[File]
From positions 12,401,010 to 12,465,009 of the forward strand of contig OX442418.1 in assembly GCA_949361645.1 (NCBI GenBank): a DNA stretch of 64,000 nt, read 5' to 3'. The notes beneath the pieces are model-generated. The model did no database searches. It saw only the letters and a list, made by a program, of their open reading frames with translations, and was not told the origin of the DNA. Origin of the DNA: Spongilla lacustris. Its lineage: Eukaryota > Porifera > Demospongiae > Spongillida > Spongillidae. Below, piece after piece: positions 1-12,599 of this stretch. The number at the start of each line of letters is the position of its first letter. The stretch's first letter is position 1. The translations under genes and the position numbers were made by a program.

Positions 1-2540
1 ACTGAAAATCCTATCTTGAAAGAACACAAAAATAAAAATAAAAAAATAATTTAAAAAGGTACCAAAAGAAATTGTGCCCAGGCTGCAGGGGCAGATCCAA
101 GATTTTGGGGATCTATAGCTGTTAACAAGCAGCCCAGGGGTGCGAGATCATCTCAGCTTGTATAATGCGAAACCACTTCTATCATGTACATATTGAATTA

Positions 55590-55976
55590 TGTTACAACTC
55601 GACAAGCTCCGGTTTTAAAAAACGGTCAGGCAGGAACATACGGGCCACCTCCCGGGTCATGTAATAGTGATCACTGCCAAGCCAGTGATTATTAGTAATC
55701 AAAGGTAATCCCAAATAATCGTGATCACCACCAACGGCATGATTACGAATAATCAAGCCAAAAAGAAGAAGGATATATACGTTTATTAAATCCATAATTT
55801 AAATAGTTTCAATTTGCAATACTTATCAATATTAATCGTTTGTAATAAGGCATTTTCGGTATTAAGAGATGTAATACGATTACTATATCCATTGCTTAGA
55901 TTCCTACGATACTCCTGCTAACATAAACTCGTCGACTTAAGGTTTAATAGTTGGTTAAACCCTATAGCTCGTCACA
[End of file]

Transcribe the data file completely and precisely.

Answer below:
From positions 12,401,010 to 12,465,009 of the forward strand of contig OX442418.1 in assembly GCA_949361645.1 (NCBI GenBank): a DNA stretch of 64,000 nt, read 5' to 3'. The notes beneath the pieces are model-generated. The model did no database searches. It saw only the letters and a list, made by a program, of their open reading frames with translations, and was not told the origin of the DNA. Origin of the DNA: Spongilla lacustris. Its lineage: Eukaryota > Porifera > Demospongiae > Spongillida > Spongillidae. Below, piece after piece: positions 1-12,599 of this stretch. The number at the start of each line of letters is the position of its first letter. The stretch's first letter is position 1. The translations under genes and the position numbers were made by a program.

Positions 1-2540
1 ACTGAAAATCCTATCTTGAAAGAACACAAAAATAAAAATAAAAAAATAATTTAAAAAGGTACCAAAAGAAATTGTGCCCAGGCTGCAGGGGCAGATCCAA
101 GATTTTGGGGATCTATAGCTGTTAACAAGCAGCCCAGGGGTGCGAGATCATCTCAGCTTGTATAATGCGAAACCACTTCTATCATGTACATATTGAATTA

Positions 55590-55976
55590 TGTTACAACTC
55601 GACAAGCTCCGGTTTTAAAAAACGGTCAGGCAGGAACATACGGGCCACCTCCCGGGTCATGTAATAGTGATCACTGCCAAGCCAGTGATTATTAGTAATC
55701 AAAGGTAATCCCAAATAATCGTGATCACCACCAACGGCATGATTACGAATAATCAAGCCAAAAAGAAGAAGGATATATACGTTTATTAAATCCATAATTT
55801 AAATAGTTTCAATTTGCAATACTTATCAATATTAATCGTTTGTAATAAGGCATTTTCGGTATTAAGAGATGTAATACGATTACTATATCCATTGCTTAGA
55901 TTCCTACGATACTCCTGCTAACATAAACTCGTCGACTTAAGGTTTAATAGTTGGTTAAACCCTATAGCTCGTCACA